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The threat Iran poses to British society requires urgent action – Policy Exchange.

Iran’s Supreme Leader Ali Khamenei

Iran poses a “multidimensional threat to British society” requiring “urgent action”, an influential think tank has stated.
The report by the Policy Exchange also said that the Islamic Centre of England Ltd (ICEL) located in Maida Vale in West London, was the “UK nerve centre” of Iranian influence within the UK.
The think tank disclosed that the Islamic Centre of England’s imam Seyed Hashem Moosavi, is a direct representative of Iran’s supreme leader, while the centre has been described as the “London office” of the Islamic Revolutionary Guards Corps by Alicia Kearns, the Tory MP and chairwoman of the foreign affairs select committee.
Dr Paul Stott, the paper’s author added: “ICEL is not merely some dry, arid religious institution, rather it sits at the centre of a substantial network of Iranian influence operations within this country.
The report, released after Iran’s drone and missile attack on Israel,  added that London is now host to a number of pro-Iranian activists and groups who have taken to the streets in support of the Islamic Republic.
The report added: “Iran considers itself a central player in the Palestinian struggle. In periods of heightened conflict such as have occurred recently, Iran and its supporters have sought to influence protests, and protest movements within the UK.”

Islamic Centre of England’s imam Seyed Hashem Moosavi

Policy Exchange, which helps shape some government policy, also called on the security agency MI5 to take more action to prevent the Iranian regime from infiltrating the population.
The report called Tehran Calling – The Iranian Threat to the UK, also added Iranian religious officials  should be barred from obtaining British visas as they are allegedly provoking extremism. The think tank also called for the Islamic Revolutionary Guards Corps to be proscribed under UK terrorism laws “in large part to ensure that contact between it and British citizens is effectively criminalised”.
“It is vital though that proscription is not a glass ceiling, as it has been in the past, but instead serves as a spur for further action,” it added.
David Cameron, the Foreign Secretary, condemned the malign influence waged by Iran in the wake of Saturday’s attacks on Israel and promised further steps by the UK to tackle the IRGC’s role.
“We’ve sanctioned the IRGC, the Iranian Revolutionary Guard, in its entirety, and we’ll continue to look at what further steps we can do,” Lord Cameron said.
The Policy Exchange report follows a series of serious terror threats allegedly from Tehran’s operatives against the independent Iran International television station, based in London, and the stabbing of one of its journalists, Pouria Zeraati, last month.
The report says the country is also seeking to “wield significant social and cultural influence” by imposing blasphemy codes and creating institutions that “project power and influence” on behalf of Iran.
With Iranian flags flying at pro-Palestinian protests in this country, the report stated that Iran “constitutes a multidimensional threat to British society – one which requires urgent government action”.
For the first time the report named Hashd Al Shaabi militias, known as the Popular Mobilisation Forces, as hosting pro-Iranian activists who were particularly active in London.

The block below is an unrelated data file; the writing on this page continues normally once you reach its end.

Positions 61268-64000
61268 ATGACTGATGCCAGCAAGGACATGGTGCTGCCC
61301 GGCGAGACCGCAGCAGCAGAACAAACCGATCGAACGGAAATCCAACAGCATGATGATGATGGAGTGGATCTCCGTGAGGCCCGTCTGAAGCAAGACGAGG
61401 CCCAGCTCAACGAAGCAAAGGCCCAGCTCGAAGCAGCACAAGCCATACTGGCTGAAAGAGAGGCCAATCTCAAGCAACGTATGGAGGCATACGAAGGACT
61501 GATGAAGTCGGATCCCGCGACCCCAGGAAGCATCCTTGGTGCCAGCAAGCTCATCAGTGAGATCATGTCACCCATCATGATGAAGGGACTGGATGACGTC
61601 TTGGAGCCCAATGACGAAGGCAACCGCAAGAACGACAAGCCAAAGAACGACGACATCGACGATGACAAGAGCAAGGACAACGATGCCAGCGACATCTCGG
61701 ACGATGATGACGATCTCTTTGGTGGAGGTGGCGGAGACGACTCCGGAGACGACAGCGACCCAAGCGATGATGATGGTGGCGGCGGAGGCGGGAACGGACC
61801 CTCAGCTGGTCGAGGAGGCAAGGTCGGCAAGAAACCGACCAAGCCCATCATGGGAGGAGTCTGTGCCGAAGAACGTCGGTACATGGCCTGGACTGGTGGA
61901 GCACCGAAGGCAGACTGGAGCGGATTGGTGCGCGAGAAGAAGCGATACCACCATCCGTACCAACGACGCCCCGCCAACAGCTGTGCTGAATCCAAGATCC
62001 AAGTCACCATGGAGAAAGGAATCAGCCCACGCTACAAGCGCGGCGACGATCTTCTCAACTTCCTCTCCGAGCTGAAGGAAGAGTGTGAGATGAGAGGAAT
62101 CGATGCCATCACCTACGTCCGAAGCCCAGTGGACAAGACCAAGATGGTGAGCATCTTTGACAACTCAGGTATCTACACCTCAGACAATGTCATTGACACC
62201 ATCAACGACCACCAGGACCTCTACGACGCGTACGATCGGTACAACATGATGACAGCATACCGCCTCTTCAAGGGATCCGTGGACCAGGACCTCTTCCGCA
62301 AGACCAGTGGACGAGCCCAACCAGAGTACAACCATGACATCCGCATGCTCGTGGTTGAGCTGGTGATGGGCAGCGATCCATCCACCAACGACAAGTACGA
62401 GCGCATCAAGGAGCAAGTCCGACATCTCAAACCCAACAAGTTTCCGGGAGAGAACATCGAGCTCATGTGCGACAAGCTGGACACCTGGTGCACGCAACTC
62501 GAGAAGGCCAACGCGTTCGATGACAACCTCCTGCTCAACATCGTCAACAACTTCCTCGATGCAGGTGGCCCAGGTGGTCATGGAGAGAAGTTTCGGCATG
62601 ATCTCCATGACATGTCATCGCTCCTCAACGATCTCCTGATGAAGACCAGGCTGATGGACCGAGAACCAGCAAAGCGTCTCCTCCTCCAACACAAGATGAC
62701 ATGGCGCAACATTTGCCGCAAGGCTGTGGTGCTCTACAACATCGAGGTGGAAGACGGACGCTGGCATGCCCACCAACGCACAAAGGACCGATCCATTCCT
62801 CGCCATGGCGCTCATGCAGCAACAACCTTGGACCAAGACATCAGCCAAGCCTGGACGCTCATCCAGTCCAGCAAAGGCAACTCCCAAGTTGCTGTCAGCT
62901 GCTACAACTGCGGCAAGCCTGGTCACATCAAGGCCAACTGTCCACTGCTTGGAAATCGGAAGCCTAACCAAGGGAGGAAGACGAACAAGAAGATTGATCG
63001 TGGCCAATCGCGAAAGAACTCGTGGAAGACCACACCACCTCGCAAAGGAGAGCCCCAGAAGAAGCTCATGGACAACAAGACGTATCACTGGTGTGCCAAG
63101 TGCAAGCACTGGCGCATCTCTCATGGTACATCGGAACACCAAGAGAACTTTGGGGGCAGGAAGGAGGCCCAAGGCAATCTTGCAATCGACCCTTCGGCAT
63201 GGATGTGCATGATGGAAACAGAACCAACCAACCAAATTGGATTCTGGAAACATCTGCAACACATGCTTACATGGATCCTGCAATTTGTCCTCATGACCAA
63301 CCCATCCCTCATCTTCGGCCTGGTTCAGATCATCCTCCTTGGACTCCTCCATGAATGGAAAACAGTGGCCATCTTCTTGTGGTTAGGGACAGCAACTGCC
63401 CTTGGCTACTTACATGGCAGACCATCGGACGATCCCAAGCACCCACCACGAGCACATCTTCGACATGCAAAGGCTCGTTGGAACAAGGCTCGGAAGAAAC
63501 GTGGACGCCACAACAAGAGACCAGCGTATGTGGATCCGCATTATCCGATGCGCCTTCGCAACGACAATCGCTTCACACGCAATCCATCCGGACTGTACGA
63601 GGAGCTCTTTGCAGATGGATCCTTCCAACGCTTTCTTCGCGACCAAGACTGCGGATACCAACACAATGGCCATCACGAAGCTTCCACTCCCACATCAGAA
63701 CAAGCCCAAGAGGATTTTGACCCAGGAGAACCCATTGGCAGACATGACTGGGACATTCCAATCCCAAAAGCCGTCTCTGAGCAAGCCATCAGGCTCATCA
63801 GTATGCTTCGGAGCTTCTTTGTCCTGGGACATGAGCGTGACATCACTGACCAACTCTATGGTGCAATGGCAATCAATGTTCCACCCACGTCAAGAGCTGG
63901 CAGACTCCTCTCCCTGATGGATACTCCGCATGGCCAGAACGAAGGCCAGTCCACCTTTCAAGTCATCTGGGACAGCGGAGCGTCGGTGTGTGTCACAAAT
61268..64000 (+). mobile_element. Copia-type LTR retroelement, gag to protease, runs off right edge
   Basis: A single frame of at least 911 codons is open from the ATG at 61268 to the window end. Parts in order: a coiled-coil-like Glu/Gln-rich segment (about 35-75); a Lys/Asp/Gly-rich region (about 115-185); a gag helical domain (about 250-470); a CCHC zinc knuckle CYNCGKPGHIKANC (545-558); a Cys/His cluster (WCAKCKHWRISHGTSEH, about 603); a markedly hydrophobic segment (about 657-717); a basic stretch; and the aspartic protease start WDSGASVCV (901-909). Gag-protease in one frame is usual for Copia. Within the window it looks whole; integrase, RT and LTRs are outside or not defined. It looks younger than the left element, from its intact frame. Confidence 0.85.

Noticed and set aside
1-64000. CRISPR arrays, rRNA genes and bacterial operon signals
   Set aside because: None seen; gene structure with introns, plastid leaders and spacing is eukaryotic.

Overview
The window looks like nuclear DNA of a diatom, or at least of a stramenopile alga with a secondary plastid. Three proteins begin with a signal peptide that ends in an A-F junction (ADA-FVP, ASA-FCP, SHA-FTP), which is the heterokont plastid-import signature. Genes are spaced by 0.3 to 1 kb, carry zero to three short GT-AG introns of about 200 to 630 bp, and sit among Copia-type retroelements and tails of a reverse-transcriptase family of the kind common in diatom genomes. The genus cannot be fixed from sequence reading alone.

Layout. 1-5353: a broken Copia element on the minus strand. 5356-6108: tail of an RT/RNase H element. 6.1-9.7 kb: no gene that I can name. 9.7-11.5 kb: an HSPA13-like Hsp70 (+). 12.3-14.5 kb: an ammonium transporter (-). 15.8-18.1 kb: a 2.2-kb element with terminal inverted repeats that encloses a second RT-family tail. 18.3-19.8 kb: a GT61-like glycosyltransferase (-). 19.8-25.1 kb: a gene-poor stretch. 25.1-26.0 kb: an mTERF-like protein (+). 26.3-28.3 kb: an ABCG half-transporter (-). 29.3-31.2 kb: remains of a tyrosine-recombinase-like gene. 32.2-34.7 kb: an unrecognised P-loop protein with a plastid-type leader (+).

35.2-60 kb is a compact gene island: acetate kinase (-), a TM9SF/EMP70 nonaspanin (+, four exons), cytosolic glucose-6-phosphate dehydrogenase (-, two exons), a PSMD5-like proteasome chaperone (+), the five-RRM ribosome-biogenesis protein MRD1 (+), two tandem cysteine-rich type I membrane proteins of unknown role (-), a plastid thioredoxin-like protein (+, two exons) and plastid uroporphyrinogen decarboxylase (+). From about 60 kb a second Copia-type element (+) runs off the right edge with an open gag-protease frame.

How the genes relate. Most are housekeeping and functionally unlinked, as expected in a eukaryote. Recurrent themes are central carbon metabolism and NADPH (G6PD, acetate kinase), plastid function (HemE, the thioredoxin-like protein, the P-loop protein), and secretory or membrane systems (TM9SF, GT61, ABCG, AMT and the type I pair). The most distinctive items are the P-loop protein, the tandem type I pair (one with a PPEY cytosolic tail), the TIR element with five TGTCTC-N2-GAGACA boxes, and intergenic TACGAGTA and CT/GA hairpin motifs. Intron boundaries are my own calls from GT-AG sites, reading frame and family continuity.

Iran’s supporters were also looking to influence major protests in Britain but there was “limited evidence the authorities have fully scoped this reality”.
Senior clerical figures closely tied to the ruling regime had travelled freely between Tehran and London, and that had continued despite Tehran imprisoning British citizens such as Nazanin Zaghari-Ratcliffe.
The report urged the government to no longer issue visas to Iranian nationals who worked at ICEL or to the country’s clerics. “Iran is a hostile, clerical state,” it said.
It called on Home Secretary James Cleverly to order MI5 and the Home Office to counter Iranian subversion in the UK “as an immediate priority”.
“This should include a focus on Iranian efforts to shape pro-Palestinian protests, which are likely to negatively impact UK social cohesion and counter-extremism policies,” it warned.
Furthermore, MI5 should provide an annual threat statement, covering the types of extremism it is countering.
The statement should cover trends in Islamic extremism as well as far-right organisations and threats from states such as Iran.
Policy Exchange highlighted Germany’s Federal Office for the Protection of the Constitution, which produces a similar annual report.
“The Home Secretary must request the same of MI5,” the report said.
The ICEL was approached for comment.

Sean Rayment is the Defence and Security Editor for National Security News. He is also a best selling author, broadcaster and award-winning defence and security journalist. He has also previously served as an officer in Parachute Regiment Officer. He has reported from war zones around the world including Iraq, Afghanistan, the Balkans, Africa, and Northern Ireland and is one of the few British journalists to twice visit the US detention centre at Guantanamo Bay in Cuba. He has written for virtually all British national newspapers and specialises in security, intelligence, and defence reporting, with a specific interest in mental health issues in the military community. Sean is also the author of Bomb Hunters and Tales from the Special Forces Club. He also co-wrote the international bestselling Painting the Sand with Kim Hughes GC and Endurance with former SAS operator Louis Rudd.